In March of 2016, more than 45 state wildlife officers and investigators executed search warrants and conducted interviews with dozens of subjects across the Lake Erie corridor. There were 22 individuals from the Toledo area originally charged in the case, for violations ranging from the illegal sale and purchase of wildlife, failure to maintain proper taxidermy records, receiving stolen property, felony sale of sportfish, theft by deception, and the illegal use of the supplemental nutrition assistance program.
At the request of defense attorney Pete Rost, the court granted Freeworth permission to delay reporting to jail to begin serving his sentence for two weeks, so he could be with an ill family member. Under the terms of the plea agreement, Freeworth must serve at least two years of his sentence, and would be eligible for release at that point, but his release would have to be approved by the court.
A source close to the Freeworth case confirmed that any venison seized during the raid would be donated to area food pantries, if it had been commercially processed and cared for before the seizure. Some of the trophy mounts will be used by park districts and other entities for educational purposes, while others will be destroyed.
The Operation North Coast investigation also uncovered a scam perpetrated by two local individuals during a contest in the spring of 2016 sponsored by the Maumee Tackle bait shop. The rules required that all fish entered in the contest must be caught in the Maumee River, between Orleans Park and Jerome Road, with cash prizes going to the teams weighing in the heaviest five-fish catches.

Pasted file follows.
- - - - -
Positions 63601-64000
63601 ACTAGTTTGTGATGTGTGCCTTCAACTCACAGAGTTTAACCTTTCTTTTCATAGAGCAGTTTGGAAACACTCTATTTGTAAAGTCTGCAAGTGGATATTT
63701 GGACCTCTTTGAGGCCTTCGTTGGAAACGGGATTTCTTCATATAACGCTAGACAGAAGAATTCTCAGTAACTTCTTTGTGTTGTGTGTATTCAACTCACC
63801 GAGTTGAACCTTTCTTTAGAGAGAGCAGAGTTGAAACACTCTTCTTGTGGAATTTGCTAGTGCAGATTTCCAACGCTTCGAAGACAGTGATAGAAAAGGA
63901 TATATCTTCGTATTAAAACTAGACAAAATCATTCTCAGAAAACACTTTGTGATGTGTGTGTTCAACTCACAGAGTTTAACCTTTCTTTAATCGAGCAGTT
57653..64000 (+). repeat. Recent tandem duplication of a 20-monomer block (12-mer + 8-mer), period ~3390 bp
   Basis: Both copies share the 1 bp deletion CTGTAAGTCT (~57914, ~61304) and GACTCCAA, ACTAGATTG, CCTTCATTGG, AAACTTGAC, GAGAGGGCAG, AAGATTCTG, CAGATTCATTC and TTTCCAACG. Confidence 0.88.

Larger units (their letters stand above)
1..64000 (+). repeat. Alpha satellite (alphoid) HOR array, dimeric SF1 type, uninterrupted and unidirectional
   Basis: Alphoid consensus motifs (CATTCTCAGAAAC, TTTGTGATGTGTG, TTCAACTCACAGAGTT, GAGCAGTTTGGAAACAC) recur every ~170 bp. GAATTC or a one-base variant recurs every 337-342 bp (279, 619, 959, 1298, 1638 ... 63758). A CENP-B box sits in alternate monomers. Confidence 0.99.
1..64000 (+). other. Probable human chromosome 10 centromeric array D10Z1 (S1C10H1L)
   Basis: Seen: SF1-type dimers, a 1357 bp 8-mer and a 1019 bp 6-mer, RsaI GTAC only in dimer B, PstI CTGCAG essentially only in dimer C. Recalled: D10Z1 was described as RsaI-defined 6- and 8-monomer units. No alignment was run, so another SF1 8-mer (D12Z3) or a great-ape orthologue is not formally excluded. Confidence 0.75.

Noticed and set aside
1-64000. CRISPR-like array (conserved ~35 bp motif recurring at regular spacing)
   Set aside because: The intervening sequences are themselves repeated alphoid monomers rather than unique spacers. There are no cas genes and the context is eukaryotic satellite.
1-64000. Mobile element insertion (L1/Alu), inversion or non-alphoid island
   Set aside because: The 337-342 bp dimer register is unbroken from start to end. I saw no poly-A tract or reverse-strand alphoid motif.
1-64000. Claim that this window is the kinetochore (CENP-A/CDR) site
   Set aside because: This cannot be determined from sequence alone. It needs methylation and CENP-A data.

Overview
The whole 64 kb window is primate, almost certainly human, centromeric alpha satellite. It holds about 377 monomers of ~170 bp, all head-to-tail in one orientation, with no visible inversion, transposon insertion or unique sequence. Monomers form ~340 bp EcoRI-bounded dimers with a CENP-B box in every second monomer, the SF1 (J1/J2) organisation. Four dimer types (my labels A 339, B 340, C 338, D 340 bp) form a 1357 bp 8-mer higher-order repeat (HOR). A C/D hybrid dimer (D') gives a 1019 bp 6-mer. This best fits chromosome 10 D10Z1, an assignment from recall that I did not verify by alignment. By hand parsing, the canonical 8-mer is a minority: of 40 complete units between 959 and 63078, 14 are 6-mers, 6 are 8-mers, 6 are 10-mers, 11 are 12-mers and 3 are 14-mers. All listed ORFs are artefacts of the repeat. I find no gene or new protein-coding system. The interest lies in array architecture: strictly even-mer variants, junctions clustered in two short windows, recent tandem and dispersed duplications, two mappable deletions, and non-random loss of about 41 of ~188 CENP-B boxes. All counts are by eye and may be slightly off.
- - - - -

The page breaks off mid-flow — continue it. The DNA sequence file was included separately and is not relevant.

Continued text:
In the course of the Operation North Coast investigation, wildlife officers found that Matthew Langlois of Waterville and Lawrence Turner of Toledo took fish they had caught in Lake Erie and entered them in the Maumee Tackle contest, and claimed one of the top prizes in the event. They were charged with theft by deception, but pleaded no contest to a reduced charge and were found guilty.
The pair were ordered to pay back the $375 in prize money they had fraudulently claimed, and fined $250 each plus court costs. They were also forbidden from entering any tournaments on the river for a period of three years, and ordered not to have any contact with Maumee Tackle for that same time frame. They had 30-day jail sentences suspended and will serve probation for the next three years.
Most of those charged in the original northwest Ohio phase of the case worked out plea deals or were found guilty, and paid fines, restitution, and court costs amounting to $21,591.11. Their cases went through eight different jurisdictions — Henry County, Wood County, and Lucas County, plus Sylvania, Toledo, Bowling Green, Napoleon, and Maumee municipal courts.
The cases involving the Cleveland area suspects are still under investigation, or in the sentencing phase, a source with the Ohio Division of Wildlife said Thursday.
Blade reporter Jennifer Feehan contributed to this story.
Contact Blade outdoors editor Matt Markey at: firstname.lastname@example.org or 419-724-6068.